Images © DC Comics.
In 1982, while on staff at DC, I was asked to create a framing device for the covers of a three-part WONDER WOMAN story. The idea was to make it look as much as possible like a hardcover book. There would be two large boxes, the top one for the DC symbol, WW logo (I designed it based on the Milton Glaser chest symbol), the price box, code seal, and room for large title lettering. The bottom one would hold the cover art. I drew it out in pencil, then inked all the borders and lines with technical drawing pens. The illusion of depth needed to make it work was helped by the application of a Zip-a-tone pattern that is meant to suggest the rough texture of a cloth book binding. The large box at lower left is for the UPC code, and it definitely hurts the attempted depth of the book spine, but there was nothing I could do about that.
A closer look at the upper right corner. The Zip-a-tone has shrunk with age, leaving gaps where the pieces once met. To get the shaded effect on the binding I scraped away some of the texture with an Exacto knife, being careful not to cut the film. That worked pretty well. Darker areas like the one along the top had two layers of tone. I had to allow for bleed, which is why the top, right and bottom edges look a little odd.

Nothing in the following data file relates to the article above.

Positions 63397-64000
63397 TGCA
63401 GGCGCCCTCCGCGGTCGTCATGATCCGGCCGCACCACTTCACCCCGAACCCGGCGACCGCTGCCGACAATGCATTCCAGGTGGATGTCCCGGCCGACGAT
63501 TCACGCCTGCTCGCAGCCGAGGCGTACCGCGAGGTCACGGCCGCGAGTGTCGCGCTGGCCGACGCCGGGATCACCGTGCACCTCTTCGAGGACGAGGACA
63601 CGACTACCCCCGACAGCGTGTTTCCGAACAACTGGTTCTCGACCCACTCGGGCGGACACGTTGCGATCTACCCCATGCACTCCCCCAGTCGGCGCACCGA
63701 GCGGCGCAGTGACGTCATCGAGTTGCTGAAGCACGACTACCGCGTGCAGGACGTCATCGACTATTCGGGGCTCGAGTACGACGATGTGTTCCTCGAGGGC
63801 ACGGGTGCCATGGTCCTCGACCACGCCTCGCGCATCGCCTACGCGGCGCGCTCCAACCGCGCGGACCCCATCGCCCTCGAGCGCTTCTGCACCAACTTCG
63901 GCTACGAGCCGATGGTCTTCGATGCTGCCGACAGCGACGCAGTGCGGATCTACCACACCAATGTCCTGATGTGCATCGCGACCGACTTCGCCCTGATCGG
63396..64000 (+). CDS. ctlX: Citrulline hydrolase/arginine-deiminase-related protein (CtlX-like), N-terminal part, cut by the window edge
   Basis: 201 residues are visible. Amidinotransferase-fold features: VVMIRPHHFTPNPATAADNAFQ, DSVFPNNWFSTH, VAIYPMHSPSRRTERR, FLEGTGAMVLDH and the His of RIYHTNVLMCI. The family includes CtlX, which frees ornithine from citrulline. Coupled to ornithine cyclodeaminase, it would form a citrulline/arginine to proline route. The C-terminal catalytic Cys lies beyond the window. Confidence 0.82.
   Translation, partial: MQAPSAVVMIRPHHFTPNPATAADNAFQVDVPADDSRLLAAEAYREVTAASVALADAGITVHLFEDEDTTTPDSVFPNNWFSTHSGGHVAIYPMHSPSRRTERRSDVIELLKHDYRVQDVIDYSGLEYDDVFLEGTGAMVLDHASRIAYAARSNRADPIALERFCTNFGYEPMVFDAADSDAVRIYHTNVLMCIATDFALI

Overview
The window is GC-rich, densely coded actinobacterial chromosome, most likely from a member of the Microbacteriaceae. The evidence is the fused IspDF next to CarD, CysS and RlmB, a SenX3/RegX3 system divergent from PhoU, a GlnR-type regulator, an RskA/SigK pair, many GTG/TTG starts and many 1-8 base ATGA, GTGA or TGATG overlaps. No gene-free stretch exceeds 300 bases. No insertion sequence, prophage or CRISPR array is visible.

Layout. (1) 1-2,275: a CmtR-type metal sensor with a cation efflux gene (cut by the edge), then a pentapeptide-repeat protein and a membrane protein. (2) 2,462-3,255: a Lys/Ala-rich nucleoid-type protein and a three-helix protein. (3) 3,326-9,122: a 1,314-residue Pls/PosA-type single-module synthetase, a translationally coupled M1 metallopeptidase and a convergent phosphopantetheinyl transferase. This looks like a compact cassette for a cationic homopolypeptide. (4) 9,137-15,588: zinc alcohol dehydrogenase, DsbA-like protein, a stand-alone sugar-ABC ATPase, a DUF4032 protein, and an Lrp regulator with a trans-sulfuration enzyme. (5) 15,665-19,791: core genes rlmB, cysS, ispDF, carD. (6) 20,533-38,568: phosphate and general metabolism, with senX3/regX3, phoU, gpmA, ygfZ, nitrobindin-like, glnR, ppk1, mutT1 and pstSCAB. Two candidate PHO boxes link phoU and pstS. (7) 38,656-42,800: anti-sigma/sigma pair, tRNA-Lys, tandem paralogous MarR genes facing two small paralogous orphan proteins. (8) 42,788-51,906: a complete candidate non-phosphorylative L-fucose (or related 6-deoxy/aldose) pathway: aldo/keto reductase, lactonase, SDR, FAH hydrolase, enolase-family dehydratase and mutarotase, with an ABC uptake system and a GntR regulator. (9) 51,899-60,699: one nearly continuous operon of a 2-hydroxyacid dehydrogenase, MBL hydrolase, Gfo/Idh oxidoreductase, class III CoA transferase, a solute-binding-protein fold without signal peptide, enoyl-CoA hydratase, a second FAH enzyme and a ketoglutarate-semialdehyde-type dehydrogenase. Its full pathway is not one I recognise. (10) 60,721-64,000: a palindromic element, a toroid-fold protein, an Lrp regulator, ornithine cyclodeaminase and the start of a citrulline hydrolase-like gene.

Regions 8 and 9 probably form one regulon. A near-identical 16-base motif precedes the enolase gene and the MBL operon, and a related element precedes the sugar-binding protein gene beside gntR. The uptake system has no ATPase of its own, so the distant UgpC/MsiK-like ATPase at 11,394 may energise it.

Here’s the first printed cover, WONDER WOMAN #291, May 1982. I also lettered the titles and spine copy separately and later, and it was all put together by DC Production, probably Bob LeRose. My frame was held in color, which I think works fine, though I wish they had put the spine copy and the outer borders of the boxes in colors too, so it would mesh better. Still, I think the overall effect is pretty good, and I didn’t mind getting paid extra for the frame. I see my name was even added to the credits, probably the first time that happened for me.
The second cover used different colors for the frame. This one is trimmed badly, leaving too much of the frame at the top, and not enough at the bottom, but that’s what bleed is for, and the printing quality was not as good then as it is now.
The third cover of the trilogy is just a little redder in the frame than the first one. A fun project, and the kind of thing I sometimes got to do just by being there on staff when an extra project came up.
By the way, the original frame art will be on eBay starting this evening, if anyone is interested in it.